My NRO article yesterday dealt with the Justice Department’s unjustified request that Florida stop removing non-citizens from the state’s voter rolls. There was a new development after the column was published: Florida secretary of state Ken Detzner sent a letter to DOJ Wednesday afternoon refusing DOJ’s directive. The enclosures included with the letter, e-mails between Florida and the Department of Homeland Security, make it clear that the Department of Homeland Security is violating federal law. DHS has refused to comply with Florida’s request first made in September 2011 to provide citizenship information on registered Florida voters. DHS is required by 8 U.S.C. §1373 to “respond to an inquiry by a . . . State, or local government agency, seeking to verify or ascertain the citizenship or immigration status of any individual . . . by providing the requested verification or status information.”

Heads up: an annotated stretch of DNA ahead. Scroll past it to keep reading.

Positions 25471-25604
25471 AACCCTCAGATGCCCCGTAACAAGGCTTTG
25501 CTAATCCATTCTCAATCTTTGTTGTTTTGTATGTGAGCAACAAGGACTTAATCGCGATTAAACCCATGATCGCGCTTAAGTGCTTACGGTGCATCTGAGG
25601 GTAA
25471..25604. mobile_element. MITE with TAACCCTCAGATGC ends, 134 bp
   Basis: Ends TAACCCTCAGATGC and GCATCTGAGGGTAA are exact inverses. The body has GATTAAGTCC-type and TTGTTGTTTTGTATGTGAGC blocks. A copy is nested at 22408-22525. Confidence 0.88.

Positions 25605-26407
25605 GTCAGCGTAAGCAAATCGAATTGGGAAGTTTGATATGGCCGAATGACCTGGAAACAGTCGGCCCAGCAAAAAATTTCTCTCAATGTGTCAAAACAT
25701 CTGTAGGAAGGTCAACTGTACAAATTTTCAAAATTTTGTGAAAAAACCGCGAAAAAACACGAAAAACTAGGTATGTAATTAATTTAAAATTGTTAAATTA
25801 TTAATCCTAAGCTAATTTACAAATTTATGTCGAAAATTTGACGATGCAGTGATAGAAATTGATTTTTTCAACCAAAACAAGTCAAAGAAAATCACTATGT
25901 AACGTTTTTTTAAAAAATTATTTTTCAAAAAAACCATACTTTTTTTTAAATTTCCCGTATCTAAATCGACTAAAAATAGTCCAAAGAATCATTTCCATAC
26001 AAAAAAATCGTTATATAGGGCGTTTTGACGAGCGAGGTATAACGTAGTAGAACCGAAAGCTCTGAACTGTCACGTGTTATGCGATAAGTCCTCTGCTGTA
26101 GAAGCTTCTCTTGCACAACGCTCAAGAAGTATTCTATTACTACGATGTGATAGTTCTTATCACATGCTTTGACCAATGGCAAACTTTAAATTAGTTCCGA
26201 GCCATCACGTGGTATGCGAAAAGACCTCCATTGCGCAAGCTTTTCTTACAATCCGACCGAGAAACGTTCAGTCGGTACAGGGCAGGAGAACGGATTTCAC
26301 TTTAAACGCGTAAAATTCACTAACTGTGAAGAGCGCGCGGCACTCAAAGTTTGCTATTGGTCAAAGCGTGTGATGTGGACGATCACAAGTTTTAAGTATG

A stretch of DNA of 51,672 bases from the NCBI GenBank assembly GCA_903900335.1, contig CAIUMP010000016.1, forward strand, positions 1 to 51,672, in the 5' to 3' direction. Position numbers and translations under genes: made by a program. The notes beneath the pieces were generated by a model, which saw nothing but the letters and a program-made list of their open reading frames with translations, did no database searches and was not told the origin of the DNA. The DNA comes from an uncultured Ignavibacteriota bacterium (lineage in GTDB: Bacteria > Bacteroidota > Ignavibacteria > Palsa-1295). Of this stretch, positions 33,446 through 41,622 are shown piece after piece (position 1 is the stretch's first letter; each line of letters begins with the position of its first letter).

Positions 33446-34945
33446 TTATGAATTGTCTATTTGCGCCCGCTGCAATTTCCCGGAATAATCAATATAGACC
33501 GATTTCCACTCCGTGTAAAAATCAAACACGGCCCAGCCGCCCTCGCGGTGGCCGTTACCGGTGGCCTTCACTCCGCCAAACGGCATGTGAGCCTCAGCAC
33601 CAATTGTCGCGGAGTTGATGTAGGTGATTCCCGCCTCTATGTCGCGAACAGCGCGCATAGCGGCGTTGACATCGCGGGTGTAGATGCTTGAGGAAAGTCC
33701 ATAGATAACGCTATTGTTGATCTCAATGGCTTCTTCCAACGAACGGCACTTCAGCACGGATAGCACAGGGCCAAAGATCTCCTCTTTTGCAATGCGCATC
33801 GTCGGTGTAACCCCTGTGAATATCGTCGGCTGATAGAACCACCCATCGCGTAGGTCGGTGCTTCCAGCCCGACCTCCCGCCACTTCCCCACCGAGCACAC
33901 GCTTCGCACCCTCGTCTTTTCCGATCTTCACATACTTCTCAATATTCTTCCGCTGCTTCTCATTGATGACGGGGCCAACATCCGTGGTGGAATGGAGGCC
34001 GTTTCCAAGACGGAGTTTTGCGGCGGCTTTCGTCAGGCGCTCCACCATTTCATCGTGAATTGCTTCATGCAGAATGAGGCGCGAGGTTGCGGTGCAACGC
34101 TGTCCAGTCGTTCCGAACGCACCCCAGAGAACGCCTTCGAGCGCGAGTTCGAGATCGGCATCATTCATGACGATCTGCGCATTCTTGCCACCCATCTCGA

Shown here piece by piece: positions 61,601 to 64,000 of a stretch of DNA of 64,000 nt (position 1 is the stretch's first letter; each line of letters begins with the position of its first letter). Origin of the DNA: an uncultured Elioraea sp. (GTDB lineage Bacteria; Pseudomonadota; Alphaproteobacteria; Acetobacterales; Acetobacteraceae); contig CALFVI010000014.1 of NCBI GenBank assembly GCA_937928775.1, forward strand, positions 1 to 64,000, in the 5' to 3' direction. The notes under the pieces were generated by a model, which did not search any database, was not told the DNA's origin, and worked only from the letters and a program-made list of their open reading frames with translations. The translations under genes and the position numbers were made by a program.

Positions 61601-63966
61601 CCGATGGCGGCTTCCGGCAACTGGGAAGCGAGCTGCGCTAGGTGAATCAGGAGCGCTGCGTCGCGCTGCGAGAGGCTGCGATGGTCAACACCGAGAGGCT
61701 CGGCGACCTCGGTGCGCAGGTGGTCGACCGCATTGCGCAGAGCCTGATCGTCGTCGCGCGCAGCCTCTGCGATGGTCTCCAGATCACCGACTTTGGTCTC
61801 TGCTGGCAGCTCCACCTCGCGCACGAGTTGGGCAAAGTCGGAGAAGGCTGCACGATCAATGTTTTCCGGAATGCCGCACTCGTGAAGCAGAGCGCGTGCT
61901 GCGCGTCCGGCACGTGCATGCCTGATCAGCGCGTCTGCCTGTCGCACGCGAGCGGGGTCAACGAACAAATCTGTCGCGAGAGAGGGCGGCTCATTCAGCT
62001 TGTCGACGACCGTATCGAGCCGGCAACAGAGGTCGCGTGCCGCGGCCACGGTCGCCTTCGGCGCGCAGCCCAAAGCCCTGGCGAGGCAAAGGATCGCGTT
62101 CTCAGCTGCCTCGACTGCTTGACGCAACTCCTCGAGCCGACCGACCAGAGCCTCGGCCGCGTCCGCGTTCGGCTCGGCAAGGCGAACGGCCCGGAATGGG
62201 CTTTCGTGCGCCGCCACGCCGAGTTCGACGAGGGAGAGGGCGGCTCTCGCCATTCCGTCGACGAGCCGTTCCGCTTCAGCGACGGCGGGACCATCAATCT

Detzner’s letter also confirms that the Florida statute under which this verification process is being conducted was “duly precleared by the Department of Justice.” So DOJ’s claim that Florida is violating Section 5 of the Voting Rights Act because it did not get preapproval from Justice turns out to be a complete fabrication.
Detzner is appropriately caustic when he says that the practice that DOJ appears to be endorsing is as follows:
The federal Department of Homeland Security may, for months, violate federal law and deny Florida and other states access to the SAVE database so that the federal Department of Justice may then assert that the resulting delays in a state’s election-integrity efforts violate the time periods establish in another federal law. This hardly seems like an approach earnestly designed to protect the integrity of elections and to ensure that eligible voters have their votes counted.
As Detzner correctly notes, he has “a solemn obligation to ensure the integrity of elections in” Florida and “permitting ineligible, non-citizen voters to cast ballots undermines that mission and erodes the justified faith the electorate has in the fairness and reliability of the electoral process.”
Too bad DOJ does not recognize that same solemn obligation.
Hans von Spakovsky serves as senior legal fellow in The Heritage Foundation’s Center for Legal and Judicial Studies.
This article first appeared on National Review Online.